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Discussion Starter · #1 ·
I spent a season on a lobster boat in Western Australia back in 2006. We caught tons (and I mean thousands of pounds of) fish that I've seen in aquariums since. Most of the aquarium fish would come up in lobster traps, and we'd catch larger (edible) species on a line with a bit of ocky (octopus) as bait. Morays, wrasse, leatherjackets, triggers, grouper... Unfortunately for me, the North American, most of the names I know these fish by are a product of the local patois. By that I mean it's all bloody Austalian. I wish that I had more pictures, but here are a few.

I've been wondering about this grouper for a long time. Does anyone know what species this is? It's a couple feet long. Look at the teeth!



During the day it got to be about 40C, so we'd a break from pulling traps to line fish for grouper and norwester. We'd catch the occasional jewfish as well.



This is a calm day, believe it or not we had 60-70 foot deep rollers one week. I had to tie my arms to the table and my legs to the captains chair just to avoid being flung around the cabin when I finally fell asleep. I didn't believe that the waves were that high until getting to shore a few days later and reading the weather charts.



Here's me and a load of crays that are just about to be turned into cash. After a week on the boat I'd swear that the first thing I'd do when I get to land would be to sleep for days, but we'd always end up getting steaks and brews, staying up way to late. I've got to get back there soon!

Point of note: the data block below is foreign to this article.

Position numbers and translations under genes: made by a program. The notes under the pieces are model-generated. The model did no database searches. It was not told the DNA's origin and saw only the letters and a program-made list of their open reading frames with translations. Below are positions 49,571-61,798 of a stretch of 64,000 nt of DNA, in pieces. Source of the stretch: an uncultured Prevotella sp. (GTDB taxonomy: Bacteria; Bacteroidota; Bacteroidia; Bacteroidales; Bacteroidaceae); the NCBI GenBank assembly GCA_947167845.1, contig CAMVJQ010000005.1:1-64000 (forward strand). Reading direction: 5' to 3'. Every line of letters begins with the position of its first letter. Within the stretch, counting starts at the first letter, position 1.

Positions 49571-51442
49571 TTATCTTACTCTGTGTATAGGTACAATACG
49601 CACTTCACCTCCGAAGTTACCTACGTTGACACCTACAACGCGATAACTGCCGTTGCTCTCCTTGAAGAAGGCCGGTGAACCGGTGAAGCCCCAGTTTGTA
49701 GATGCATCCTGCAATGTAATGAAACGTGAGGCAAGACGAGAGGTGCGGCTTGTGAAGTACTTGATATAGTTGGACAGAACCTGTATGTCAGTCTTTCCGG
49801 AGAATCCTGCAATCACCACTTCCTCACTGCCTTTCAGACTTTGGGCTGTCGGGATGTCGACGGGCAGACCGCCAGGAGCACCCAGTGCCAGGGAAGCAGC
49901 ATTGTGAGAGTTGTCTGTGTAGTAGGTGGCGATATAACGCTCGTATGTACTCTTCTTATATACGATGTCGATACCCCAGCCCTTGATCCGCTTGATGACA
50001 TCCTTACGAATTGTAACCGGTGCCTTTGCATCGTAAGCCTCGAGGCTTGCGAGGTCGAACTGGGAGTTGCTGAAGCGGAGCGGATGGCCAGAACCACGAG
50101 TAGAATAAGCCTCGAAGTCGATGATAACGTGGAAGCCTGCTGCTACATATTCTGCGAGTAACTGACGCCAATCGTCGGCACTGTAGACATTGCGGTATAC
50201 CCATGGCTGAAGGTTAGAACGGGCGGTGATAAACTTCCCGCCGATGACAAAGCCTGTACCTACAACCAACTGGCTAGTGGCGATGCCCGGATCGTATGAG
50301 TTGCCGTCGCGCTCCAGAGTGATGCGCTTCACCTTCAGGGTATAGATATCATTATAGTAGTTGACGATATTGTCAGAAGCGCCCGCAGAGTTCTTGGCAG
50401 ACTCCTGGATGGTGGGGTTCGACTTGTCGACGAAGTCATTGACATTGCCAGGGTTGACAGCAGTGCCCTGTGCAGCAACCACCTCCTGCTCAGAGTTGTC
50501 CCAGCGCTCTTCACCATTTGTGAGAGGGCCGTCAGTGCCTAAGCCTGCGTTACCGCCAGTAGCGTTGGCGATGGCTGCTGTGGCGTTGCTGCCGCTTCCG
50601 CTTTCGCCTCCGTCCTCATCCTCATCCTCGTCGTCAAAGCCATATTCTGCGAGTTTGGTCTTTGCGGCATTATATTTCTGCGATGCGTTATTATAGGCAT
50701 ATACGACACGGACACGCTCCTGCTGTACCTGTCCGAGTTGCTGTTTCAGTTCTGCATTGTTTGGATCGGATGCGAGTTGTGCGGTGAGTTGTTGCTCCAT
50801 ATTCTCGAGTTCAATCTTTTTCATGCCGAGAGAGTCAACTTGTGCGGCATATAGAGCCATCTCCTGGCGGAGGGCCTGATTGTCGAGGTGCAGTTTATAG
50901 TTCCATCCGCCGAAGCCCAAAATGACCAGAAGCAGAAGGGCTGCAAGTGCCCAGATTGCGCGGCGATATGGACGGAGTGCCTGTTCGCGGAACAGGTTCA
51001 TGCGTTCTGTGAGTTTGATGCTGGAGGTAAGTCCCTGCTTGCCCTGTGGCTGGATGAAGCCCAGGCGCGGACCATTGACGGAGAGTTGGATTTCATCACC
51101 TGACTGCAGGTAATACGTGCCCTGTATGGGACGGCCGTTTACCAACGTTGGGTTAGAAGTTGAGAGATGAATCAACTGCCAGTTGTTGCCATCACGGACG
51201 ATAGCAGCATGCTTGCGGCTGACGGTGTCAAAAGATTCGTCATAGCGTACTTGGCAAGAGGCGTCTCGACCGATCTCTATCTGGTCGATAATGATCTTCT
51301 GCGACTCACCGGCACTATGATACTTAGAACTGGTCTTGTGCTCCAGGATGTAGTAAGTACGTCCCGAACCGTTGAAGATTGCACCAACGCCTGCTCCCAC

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That top picture is not a grouper. It's a specie of parrot fish. The teeth are for biting and crushing corals.
 

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Discussion Starter · #3 ·
That top picture is not a grouper. It's a specie of parrot fish. The teeth are for biting and crushing corals.
Thanks for the info, the Aussies called it a grouper hahaha.
 

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That top picture is not a grouper. It's a specie of parrot fish. The teeth are for biting and crushing corals.
Actually it is most likely a Tusk, probably Choerodon sp. Wrong teeth for a Parrotfish and different body shape. For sure not a Grouper, Groupers swallow, they dont chew.:)
 

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Tha'ts a BaldChin grouper mate!

The baldchin groper or baldchin tuskfish (Choerodon rubescens) is a species of fish in the Labridae family. It is endemic to Australia. Its natural habitats are open seas, shallow seas, subtidal aquatic beds, and coral reefs. It is threatened by habitat loss.

Hope you ate him they are really really good eating and highly prized...

Those are some nice crays! Hope you got into the blue swimmers too. Best crab I've ever eaten.

Also enjoyed the salmon trout and smoked tailor. The whiting was really really good but only caught a couple of those.
 

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Tha'ts a BaldChin grouper mate!

The baldchin groper or baldchin tuskfish (Choerodon rubescens) is a species of fish in the Labridae family. It is endemic to Australia. Its natural habitats are open seas, shallow seas, subtidal aquatic beds, and coral reefs. It is threatened by habitat loss.

Hope you ate him they are really really good eating and highly prized...

Those are some nice crays! Hope you got into the blue swimmers too. Best crab I've ever eaten.

Also enjoyed the salmon trout and smoked tailor. The white fish was really really good but only caught a couple of those.
There you go, yes rubescens, you know your food! Parrot fish are still my favorite. Cant get enough of it.
 

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"It is threatened by habitat loss."

"Hope you ate him they are really really good eating and highly prized..."

i hope you threw him back :p guess its wishful thinking
 
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